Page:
The acoustic beauty offers an earnest and artistic political statement in solidarity with shooting victims and their families, and The Revivalists support their words with action, donating proceeds of sales from the single to the Gun Safety Support Fund. “Shoot You Down” reminds audiences of the power of music – the power to provoke thought and generate feeling. It simmers in stark contrast to so much of contemporary music that lacks sincerity and sensitivity. While The Revivalists work with a modern template, they never sacrifice old fashioned feeling. An essential part of that feeling is engagement with political dysfunction and failure.
“Artists should not stand on the sidelines of history,” Zack Feinberg told me. “Other countries have sensible gun policies that lead to a safer country, and I believe we should move forward in that direction,” Feinberg said, “And a song can maybe push the needle just a little toward progress. Art tells stories, and we’re telling a story that is, unfortunately, a part of all of our lives.”
The Revivalists, throughout Take Good Care, are delineating stories in which the main characters are the internal emotions that define and dictate life in its most extraordinary and mundane. “Shoot You Down” is no exception in that respect, but it does offer a sober confrontation with darker sides of the story as it closes a record that maintains a celebratory mood throughout its 14 eclectic songs.
“Got Love” follows a Memphis beat to the road of funk, allowing the horn section, led by the dynamic Rob Ingraham, to demonstrate their power and full force. “Oh No” rocks with abandon, structuring its rollicking and ribald rhythm around a guitar riff that would make Led Zeppelin proud. Drummer PJ Howard emerges as a musical hero, keeping the beat and providing unpredictable fills no matter the genre of song.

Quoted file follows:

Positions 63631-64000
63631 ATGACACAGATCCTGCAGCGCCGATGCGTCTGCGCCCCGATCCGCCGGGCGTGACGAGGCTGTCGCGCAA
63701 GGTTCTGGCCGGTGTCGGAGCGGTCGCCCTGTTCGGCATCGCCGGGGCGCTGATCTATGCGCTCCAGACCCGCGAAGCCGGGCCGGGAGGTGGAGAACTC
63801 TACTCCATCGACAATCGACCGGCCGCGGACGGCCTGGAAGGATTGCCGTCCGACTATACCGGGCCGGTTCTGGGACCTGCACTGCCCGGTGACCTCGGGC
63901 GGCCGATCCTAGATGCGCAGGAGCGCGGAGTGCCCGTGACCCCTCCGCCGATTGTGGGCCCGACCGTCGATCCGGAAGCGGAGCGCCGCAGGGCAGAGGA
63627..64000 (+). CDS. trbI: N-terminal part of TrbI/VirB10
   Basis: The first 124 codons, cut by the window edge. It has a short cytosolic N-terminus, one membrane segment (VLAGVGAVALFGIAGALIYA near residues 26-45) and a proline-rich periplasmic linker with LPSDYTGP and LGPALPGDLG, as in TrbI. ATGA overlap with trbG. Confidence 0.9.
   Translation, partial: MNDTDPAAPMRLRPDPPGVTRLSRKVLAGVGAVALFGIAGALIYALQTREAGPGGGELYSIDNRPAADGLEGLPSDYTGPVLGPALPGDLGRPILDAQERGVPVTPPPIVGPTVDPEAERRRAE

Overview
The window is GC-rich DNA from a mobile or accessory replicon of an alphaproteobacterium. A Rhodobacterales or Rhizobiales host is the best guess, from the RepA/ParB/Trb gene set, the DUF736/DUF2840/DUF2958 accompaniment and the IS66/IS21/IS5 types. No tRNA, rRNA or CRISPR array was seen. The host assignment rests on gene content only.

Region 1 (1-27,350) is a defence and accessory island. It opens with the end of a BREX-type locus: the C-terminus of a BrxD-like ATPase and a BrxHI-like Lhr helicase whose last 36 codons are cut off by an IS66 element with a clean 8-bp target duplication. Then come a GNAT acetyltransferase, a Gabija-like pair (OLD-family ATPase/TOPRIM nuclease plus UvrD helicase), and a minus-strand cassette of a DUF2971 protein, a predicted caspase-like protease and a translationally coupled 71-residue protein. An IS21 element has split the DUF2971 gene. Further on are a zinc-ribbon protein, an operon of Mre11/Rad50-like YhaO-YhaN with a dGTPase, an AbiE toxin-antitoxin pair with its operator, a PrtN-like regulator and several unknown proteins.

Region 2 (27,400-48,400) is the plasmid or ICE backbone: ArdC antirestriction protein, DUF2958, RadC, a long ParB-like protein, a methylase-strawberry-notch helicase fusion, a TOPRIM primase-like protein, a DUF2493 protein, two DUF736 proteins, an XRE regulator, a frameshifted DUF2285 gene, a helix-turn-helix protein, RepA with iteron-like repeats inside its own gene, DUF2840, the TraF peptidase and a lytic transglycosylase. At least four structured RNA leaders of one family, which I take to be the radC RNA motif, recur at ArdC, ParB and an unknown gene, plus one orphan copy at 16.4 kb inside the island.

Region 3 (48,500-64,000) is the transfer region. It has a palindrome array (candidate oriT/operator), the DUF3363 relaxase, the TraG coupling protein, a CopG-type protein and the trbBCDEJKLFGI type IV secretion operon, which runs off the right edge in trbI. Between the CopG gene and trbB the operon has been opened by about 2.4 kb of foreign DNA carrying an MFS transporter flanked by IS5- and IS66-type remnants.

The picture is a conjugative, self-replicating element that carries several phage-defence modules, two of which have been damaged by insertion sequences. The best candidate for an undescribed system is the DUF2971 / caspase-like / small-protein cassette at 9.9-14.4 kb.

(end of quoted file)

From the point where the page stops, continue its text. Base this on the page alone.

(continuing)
“Celebration” has an overpowering joy worthy of its name, giving the spotlight to Michael Girardot on keyboards, and climaxing in an addictive sing-a-long.
In a year when trouble and trauma dominates the news, political crises manifest on a weekly basis, and American citizens suffer anxiety over everything from potential constitutional breakdown to routine massacre by firearm, The Revivalists have presented a gift of sweet subversion.
“We’re not born to just die,” David Shaw sings on “Shoot You Down.” With Take Good Care, The Revivalists have brought their craft, inspiration, and creativity into coalescence to remind listeners of the joy of music and the joy of life. It is an album perfect and necessary for its time, but also one with qualities forever worthy of celebration.
David Masciotra is the author of four books, including Mellencamp: American Troubadour (University Press of Kentucky, 2015) and Barack Obama: Invisible Man (Eyewear Publishing, 2017).